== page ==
“Granny, do you think I should marry Roger?”
Ella’s grandmother looks up from her knitting and regards her granddaughter. “Has he asked you?”
Life has never seemed brighter since the day Ella and Roger first saw each other. Happiness cast a golden glow around the young couple as their eyes met across the room in a crowded KFC; the clamour of the customers sounded sweeter than birdsong; and even the pouring rain outside couldn’t dampen their delight at having found each other. It seemed like the perfect fairy tale – but happy endings rarely happen in real life. Ella doesn’t want to look back in years to come and wonder exactly when her twenty-five-year-old prince transformed into a fifty-year old toad.
The long delay before she nods isn’t the reaction of a girl who’s got her heart’s desire.
“What do you want?” Granny asks.
Images dance in Ella’s mind: she wants sunshine and rose petals; cradles and lullabies. She wants a man who will love her unconditionally and fight dragons to win her hand. And she wants a life of her own: a career she can be proud of, something more than being just a wife and mother.
“You want it all,” Granny says. She pauses. “Show me your palm.”
“He’s been offered a promotion at work,” Ella says conversationally as she offers her right hand. “That’s why he’s proposed. He’s relocating to Chicago and he wants me to go with him.”
Again, Granny asks, “What do you want?”
She wants certainty: an insurance policy that guarantees the happy ever after. Marrying Roger now will mean putting an end to her fledgling career; but perhaps that would be a price worth paying if she knows the two of them can have the fairy tale future she’s dreamed of.
Granny’s gnarled fingers trace the lines on her granddaughter’s outstretched palm. “Your fate line crosses your head line here,” she murmurs. “That suggests wealth and success.” A pause. “Show me your other hand,” she demands.
Ella extends her left hand and Granny once more traces the lines with her fingers.
“Now this is interesting,” she says. “I see a different future for you here, Child. Do you see where your fate line crosses your heart line? That’s a meaningful relationship.”
“So you’re saying I should marry Roger?”
“Are you left-handed or right-handed?” Granny asks, ignoring the question.
“Um, both, I suppose. I write with my left, but I draw and paint with my right. I’m lefthanded when I throw underarm and righthanded when I throw overarm. I can only hold a spoon and fork in my left and a knife in my right. What difference does it make?”
Granny sighs. “When your left and right palms show different futures, the one marked by the dominant hand is usually the path chosen for you. But if neither hand is dominant, the choice is yours.”
Picking up a discarded knitting needle, she draws a doorway in the air. The blue outline shimmers, pulsing with energy.
“That,” says Granny, “is one possible future. If you take that path, you will be successful and happy, but you won’t have love.”
Her knitting needle moves again. This time, the doorway glows with a soft green light.
“And if you take that one…” She pauses for effect. “If you take that one, you will marry Roger, but you won’t be happy. It’s not ‘happy ever after’, Child: it’s ‘happy’ or ‘ever after’. It’s one or the other: you can’t have both.”
Time stills as Ella makes her decision. Love or happiness? Surely everyone would choose to be happy? She walks towards the blue door and steps into her future.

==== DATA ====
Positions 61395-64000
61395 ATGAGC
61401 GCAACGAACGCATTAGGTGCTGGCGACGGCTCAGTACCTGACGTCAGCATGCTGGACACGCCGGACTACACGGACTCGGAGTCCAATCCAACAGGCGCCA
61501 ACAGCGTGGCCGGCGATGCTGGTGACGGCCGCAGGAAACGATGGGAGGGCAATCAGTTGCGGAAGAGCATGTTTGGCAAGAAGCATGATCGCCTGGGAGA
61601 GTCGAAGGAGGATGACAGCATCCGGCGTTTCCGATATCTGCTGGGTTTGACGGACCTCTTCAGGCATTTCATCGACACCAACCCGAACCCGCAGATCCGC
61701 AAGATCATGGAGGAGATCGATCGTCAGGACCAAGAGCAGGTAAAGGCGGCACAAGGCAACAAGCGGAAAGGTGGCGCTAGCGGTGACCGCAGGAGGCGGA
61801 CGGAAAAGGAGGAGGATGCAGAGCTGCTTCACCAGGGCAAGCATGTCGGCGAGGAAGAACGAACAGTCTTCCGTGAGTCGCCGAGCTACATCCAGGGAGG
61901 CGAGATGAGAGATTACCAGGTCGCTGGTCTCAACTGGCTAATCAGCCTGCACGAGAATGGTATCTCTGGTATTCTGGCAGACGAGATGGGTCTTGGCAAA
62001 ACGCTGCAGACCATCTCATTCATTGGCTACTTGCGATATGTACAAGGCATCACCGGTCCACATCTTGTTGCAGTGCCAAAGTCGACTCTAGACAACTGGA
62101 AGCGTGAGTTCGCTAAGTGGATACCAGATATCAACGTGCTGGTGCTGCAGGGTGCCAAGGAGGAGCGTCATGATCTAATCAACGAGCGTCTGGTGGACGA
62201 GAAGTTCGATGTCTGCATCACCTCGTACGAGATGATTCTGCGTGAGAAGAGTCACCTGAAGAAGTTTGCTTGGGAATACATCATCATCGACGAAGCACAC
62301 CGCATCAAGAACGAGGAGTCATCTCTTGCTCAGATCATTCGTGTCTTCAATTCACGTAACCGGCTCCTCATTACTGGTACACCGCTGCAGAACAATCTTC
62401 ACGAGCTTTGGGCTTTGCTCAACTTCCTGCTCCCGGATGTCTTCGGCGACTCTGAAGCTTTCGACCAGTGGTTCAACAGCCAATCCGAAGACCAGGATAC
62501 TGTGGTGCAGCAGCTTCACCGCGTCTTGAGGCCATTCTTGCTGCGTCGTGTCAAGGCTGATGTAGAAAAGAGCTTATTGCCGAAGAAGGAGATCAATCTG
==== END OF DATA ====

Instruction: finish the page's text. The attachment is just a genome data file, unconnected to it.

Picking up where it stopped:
She finds herself on a deserted beach, the waves lapping the shoreline, silver sand soft between her toes. Sun beats down from a brilliant blue sky contrasting with the turquoise water that rings the atoll. It’s a dream destination: the sort of place celebrities pick for a romantic honeymoon. For a moment, she thinks she confused the doors, but when she checks her hand, the third finger is ringless. So, not married, then. Nevertheless, she feels a sense of deep contentment, despite being on her own. This must be what a ‘happy’ future is like.
Time shifts and she’s in her thirties, running her own business developing a line of skincare products that proves popular with the rich and famous. As she enters her forties, she branches out into fashion, designing a range of casual yet chic outfits for women like herself. Several major department stores compete for exclusive rights to her brand, and it’s not long before she finds herself in a huge auditorium, receiving awards and accolades for being the ‘Businesswoman of the Year’. Her star is rising, and she’s proved that single women can be successful and happy.
By now, she can’t go outside without being snapped by paparazzi. The media hounds her constantly, forever asking if she has a partner, hoping to catch her with some new love interest. It’s partly to quieten them that she writes what will rapidly become a bestseller. Sales of ‘Happily Single’ rocket through the roof and the press hounds are replaced with calls from TV channels desperate to interview her.
It’s during one of these TV interviews that Oprah asks her asked if she’s ever thought of getting married. “I nearly did, once,” Ella replies. “I was in my early twenties and so was he, but I turned him down. I haven’t seen him since, and I don’t know what happened to him.”
“Do you regret that?” Oprah asks.
The studio audience waits expectantly.
“Not a bit,” Ella declares. “I can truly say not getting married was the best decision I ever made.”
The audience cheers and whistles approvingly. “You go, girl!” yells a large black lady from Louisiana whilst a coachload of people at the front hold up a banner that proclaims ‘Solidarity for Single Sisters'.
This, Ella thinks as she gazes about her, is what life’s supposed to be like. I’m happy – but I’m making other people happy too.
Time folds in on itself and she’s back in the present. “So,” Granny says for the umpteenth time this evening, “what do you want?”
Ella pauses. She’s pretty sure she wants the ‘happy’ version of her life, but a thread of curiosity makes her ask, “Can I see what’s through the other door too?”
Before Granny can stop her, she steps through the swirling green outline and into a future vastly different from the one she’s just seen.